Surprisingly, there are differences, albeit minor, in the video despite the parity of the robustness of the transfers (both dual-layered with a max'ed out bitrate.) The Masters of Cinema shows both more grain and tighter visuals. Zooming in we can see the Criterion is marginally softer. This would be notable by toggling between the large (linked) captures. Colors match up exactly with a few scenes showing minutely cooler skin tones on the MoC. Most systems won't note the differences - but they are there. This also looked very impressive.
CLICK EACH BLU-RAY CAPTURE TO SEE ALL IMAGES IN FULL 1920X1080 RESOLUTION
We have healthy linear PCM tracks for both stereo and mono. Sounds clean and clear. There are no effects to speak of but the Cat Stevens songs - "Where Do the Children Play?", "On the Road to Find Out", "Don't Be Shy" etc.- that fill the film sound impressively crisp. There are optional English subtitles and my Momitsu has identified it as being a region 'A'-locked Blu-ray disc.
Like the Criterion MoC offer the option of linear PCM tracks for both stereo and mono. I can't distinguish any differences (sampling Cat Stevens on both packages). The UK Blu-ray also offers optional English subtitles. It is region 'B'-locked.
Included as a supplements is an audio commentary, recorded by the Criterion Collection in 2011, featuring Nick Dawson, author of Being Hal Ashby: Life of a Hollywood Rebel and Harold and Maude producer Chares B. Mulvehill covering many aspects of the production and Ashby the man. We get two illustrated audio excerpts from the 70's American Film Institute seminars - one from Hal Ashby running 13-minutes, sharing his thoughts about Harold and Maude and the second, from 1979, has Colin Higgins and the screenwriter speaks of recollections of the writing and making of Harold and Maude. There is also a 2011 11-minute interview with acclaimed singer-songwriter Yusuf Islam (formerly Cat Stevens) who discusses the landmark soundtrack for Harold and Maude. The package has a liner notes booklet featuring a new essay by film critic Matt Zoller Seitz; a 1971 New York Times profile of star Ruth Gordon; and two excerpted interviews, one from 1997 with star Bud Cort and cinematographer John Alonzo and one from 2001 with executive producer Mildred Lewis.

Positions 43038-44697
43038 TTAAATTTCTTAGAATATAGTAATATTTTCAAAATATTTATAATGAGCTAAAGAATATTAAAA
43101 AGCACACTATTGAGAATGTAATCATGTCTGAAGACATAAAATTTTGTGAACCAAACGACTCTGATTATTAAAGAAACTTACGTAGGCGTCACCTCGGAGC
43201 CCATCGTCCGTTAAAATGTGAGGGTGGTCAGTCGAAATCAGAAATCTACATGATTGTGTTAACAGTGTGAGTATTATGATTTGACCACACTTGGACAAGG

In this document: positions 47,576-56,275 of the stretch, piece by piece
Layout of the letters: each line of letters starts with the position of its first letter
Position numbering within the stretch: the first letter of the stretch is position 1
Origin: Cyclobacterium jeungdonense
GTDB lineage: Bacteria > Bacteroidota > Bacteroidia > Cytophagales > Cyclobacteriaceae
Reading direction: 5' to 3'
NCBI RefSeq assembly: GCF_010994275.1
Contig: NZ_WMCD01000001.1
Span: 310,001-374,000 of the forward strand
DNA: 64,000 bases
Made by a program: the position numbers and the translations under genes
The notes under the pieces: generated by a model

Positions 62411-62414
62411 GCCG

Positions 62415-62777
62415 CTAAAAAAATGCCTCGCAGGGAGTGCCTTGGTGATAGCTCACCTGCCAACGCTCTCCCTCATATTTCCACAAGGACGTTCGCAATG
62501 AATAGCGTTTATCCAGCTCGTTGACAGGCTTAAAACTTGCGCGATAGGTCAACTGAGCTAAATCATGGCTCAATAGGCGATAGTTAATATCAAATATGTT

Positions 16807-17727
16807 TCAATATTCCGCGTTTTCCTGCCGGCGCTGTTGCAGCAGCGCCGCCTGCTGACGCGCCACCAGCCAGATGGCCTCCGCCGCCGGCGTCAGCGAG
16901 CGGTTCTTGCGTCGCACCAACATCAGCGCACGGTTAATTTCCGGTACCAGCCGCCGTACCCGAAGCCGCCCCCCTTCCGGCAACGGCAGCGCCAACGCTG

Masters of Cinema offer the same audio commentary by Hal Ashby biographer Nick Dawson and producer Charles B. Mulvehill (from 2011) as found on the Criterion Blu-ray but add a new 26-minute video discussion of the film by critic David Cairns and another of their extensive liner notes booklets - a 40-page one featuring archival interviews with director Hal Ashby and writer-producer Colin Higgins, a 1971 profile of star Ruth Gordon, and rare archival imagery.
Criterion - Region 'A' - Blu-ray
Masters of Cinema - Region 'B' - Blu-ray
Wonderful film experience and the Masters of Cinema Blu-ray matches or exceeds the Criterion.Whole-heartedly recommended!
May 2nd, 2012
June 23rd, 2014
About the Reviewer: Hello, fellow Beavers! I have been interested in film since I viewed a Chaplin festival on PBS when I was around 9 years old. I credit DVD with expanding my horizons to fill an almost ravenous desire to seek out new film experiences. I currently own approximately 9500 DVDs and have reviewed over 5000 myself. I appreciate my discussion Listserv for furthering my film education and inspiring me to continue running DVDBeaver. Plus a healthy thanks to those who donate and use our Amazon links.
Although I never wanted to become one of those guys who
focused 'too much' on image and sound quality - I
find HD is swiftly pushing me in that direction.
Oppo Digital BDP-83 Universal Region FREE Blu-ray/SACD
Gary W. Tooze